That idea of being part of a whole runs through her work, branching out from the idea of being a part of the human whole to encompassing being part of the natural world also. As we spoke in her studio, she described some experiences she'd had that had caused her to recognize that she had experienced ecological grief upon seeing places in the natural world that she loved be overtaken and destroyed by people and construction. The article "Hope and Mourning in the Antropocene" by Neville Ellis enlightened her to what she was feeling and why, and the books "Last Child Into The Woods: Nature Deficit Disorder" by Richard Louv, "Symbiotic Planet" by Lynn Margulis and "What is Life" by Lynn Margulis and Dorion Sagan; "The Miracle of Trees" by Olavi Hulkart, and "The Hidden Life of Trees" by Peter Wohllenben, opened her mind and spirit to the desire and necessity inherent in all of us to connect and communicate with the natural world. Upon having an opportunity to go to Germany for a residency deep in the woods, and removed from civilization, she found herself sketching the world around her at first to fulfill the goals of the residency and what she had written in her proposal to do there, to draw or paint an image and then destroy it by overpainting to show what people are capable of doing to nature, and then she started to just simply be there - to sit and feel and communicate with nature in this place where the medieval structures and old growth forests had a true sense of peace and co-existence.
Returning from Germany she began a new series of work as she entered into a residency with the Eileen S. Kaminsky Family Foundation (ESKFF). Her work in the current group show at Novado Gallery highlights some of the work from that residency, and she is also part of another show in Jersey City at the Drawing Rooms' Art Project at Gallery 109 Columbus with larger works on paper that in their own way, though very different in structure and form, branch emotionally from that work. "In The Swim: Islands and Streams" at Novado Gallery showcases her works on panel board, and in a recent artist talk she spoke about how although she felt the importance of using panel board for those pieces, because of the eventually prohibitive cost and the inability to truly play with shape and form while using the pre-made panel boards she had been using, she started making her own. In reading more about her work, that kind of resiliency, practicality and continuing exploration seem to be themes that reoccur. In addition to numerous exhibitions, she has received prestigious foundation grants, has attended YADDO, has had fellowships and residencies and has worked in managerial and directorial roles with a variety of well known arts organizations in Jersey City and New York. Her art was part of the Smithsonian Museum's "Seeing Jazz: Artists and Writers on Jazz" and she was a member of the Heresies Collective, a women's group that published Heresies Magazine.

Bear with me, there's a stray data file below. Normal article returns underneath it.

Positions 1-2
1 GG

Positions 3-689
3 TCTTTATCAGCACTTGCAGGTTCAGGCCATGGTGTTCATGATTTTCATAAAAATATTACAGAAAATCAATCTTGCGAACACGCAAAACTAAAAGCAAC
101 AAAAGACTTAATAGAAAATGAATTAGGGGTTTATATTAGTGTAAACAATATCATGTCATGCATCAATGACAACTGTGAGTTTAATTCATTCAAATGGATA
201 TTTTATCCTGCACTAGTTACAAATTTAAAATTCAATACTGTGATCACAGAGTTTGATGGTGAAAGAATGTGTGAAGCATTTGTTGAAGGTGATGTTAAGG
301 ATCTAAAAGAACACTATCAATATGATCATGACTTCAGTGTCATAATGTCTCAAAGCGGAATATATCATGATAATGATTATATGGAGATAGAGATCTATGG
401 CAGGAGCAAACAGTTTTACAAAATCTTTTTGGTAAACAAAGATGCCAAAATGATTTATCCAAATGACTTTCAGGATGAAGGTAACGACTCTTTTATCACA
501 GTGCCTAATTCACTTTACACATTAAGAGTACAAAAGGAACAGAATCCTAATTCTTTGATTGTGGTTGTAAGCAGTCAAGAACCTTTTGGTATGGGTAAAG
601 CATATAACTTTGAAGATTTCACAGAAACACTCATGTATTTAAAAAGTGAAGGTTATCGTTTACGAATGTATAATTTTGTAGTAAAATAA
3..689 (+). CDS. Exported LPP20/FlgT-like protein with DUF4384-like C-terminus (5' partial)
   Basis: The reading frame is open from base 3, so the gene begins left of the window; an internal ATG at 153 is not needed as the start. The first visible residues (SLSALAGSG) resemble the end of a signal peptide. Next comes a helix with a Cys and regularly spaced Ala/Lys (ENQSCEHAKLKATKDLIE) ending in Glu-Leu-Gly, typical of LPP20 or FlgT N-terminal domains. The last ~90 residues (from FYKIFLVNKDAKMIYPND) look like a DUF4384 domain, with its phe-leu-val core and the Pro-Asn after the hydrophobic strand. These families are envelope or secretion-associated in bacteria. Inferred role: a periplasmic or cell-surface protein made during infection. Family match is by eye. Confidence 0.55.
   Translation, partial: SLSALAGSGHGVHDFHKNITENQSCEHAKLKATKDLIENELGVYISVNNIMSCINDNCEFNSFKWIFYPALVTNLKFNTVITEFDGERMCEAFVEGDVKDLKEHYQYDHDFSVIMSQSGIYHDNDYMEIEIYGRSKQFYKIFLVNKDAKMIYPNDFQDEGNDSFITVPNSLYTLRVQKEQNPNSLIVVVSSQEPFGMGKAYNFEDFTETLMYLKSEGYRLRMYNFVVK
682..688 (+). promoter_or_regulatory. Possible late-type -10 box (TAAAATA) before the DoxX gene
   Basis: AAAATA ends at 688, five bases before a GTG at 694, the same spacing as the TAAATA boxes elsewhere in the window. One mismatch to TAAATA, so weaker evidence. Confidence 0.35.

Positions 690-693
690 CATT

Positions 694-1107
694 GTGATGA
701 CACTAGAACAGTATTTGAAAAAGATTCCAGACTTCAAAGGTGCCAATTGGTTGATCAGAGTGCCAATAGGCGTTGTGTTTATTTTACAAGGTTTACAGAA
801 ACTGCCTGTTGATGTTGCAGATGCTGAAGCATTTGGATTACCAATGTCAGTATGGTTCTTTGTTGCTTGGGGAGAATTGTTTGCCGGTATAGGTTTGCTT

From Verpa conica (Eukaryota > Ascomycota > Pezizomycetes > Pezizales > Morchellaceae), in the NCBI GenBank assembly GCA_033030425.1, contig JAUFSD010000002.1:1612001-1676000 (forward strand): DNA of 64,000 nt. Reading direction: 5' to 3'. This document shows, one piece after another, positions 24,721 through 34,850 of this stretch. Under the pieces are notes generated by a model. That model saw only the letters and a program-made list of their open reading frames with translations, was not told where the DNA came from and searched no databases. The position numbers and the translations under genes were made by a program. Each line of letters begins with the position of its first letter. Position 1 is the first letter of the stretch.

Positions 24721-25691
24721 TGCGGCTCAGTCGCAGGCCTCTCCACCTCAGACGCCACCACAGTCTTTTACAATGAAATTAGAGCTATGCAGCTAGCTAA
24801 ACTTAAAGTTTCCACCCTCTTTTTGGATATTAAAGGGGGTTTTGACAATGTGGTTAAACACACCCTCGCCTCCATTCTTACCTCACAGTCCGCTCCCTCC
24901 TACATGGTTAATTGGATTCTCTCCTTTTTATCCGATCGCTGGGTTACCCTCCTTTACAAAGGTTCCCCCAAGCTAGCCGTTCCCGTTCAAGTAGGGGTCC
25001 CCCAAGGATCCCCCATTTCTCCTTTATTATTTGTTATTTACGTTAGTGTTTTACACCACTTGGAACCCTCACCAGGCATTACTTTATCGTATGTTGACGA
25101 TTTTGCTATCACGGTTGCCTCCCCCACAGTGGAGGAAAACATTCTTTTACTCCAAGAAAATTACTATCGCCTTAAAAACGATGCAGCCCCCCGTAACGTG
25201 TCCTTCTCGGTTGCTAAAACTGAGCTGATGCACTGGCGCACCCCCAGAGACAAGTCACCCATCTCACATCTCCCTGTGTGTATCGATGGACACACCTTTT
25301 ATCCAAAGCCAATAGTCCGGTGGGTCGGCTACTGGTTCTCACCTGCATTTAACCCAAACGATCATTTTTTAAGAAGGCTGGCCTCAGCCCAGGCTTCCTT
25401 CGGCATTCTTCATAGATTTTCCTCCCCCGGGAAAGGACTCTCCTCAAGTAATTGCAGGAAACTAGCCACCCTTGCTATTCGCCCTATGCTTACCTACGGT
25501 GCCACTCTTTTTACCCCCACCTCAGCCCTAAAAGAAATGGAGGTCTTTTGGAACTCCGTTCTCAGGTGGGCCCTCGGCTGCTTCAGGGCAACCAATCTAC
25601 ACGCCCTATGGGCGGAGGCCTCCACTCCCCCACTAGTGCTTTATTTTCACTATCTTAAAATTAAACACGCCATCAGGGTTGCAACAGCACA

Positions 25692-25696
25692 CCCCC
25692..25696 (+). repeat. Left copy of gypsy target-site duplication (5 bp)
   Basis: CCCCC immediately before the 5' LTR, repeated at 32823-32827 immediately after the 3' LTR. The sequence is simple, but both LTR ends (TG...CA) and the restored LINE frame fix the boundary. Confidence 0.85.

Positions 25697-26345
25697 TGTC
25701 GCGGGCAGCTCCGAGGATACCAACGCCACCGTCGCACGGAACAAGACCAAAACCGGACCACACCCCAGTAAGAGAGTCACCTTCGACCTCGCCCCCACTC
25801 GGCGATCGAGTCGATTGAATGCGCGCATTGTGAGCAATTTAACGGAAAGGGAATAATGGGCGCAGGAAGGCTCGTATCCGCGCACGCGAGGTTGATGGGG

The day that I visited with her in her studio, some of the larger works on paper that are currently being shown at the Drawing Rooms were on the walls and on her table, with a few telltale signs of her panel board making workshop around them. The space overlooks a new park, and we spoke about how although what had been there before was not usable for exercise or play as the new park is, the park itself has no trees. One of her pieces at Novado Gallery highlights a neighbor's tree and another a stand of irises that had bloomed in profusion. The tree had been cut down and the irises might stop blooming, but in Sandra De Sando's beautiful and compassionate art they continue to be a part of us and will live forever.
Sandra De Sando
In Her Studio
Jersey City, New Jersey
And At Novado Gallery
For An Artists Talk
With Curator and Co-Owner Anne Novado
At The Opening At Novado Gallery
With Sunil Garg And Cheryl Gross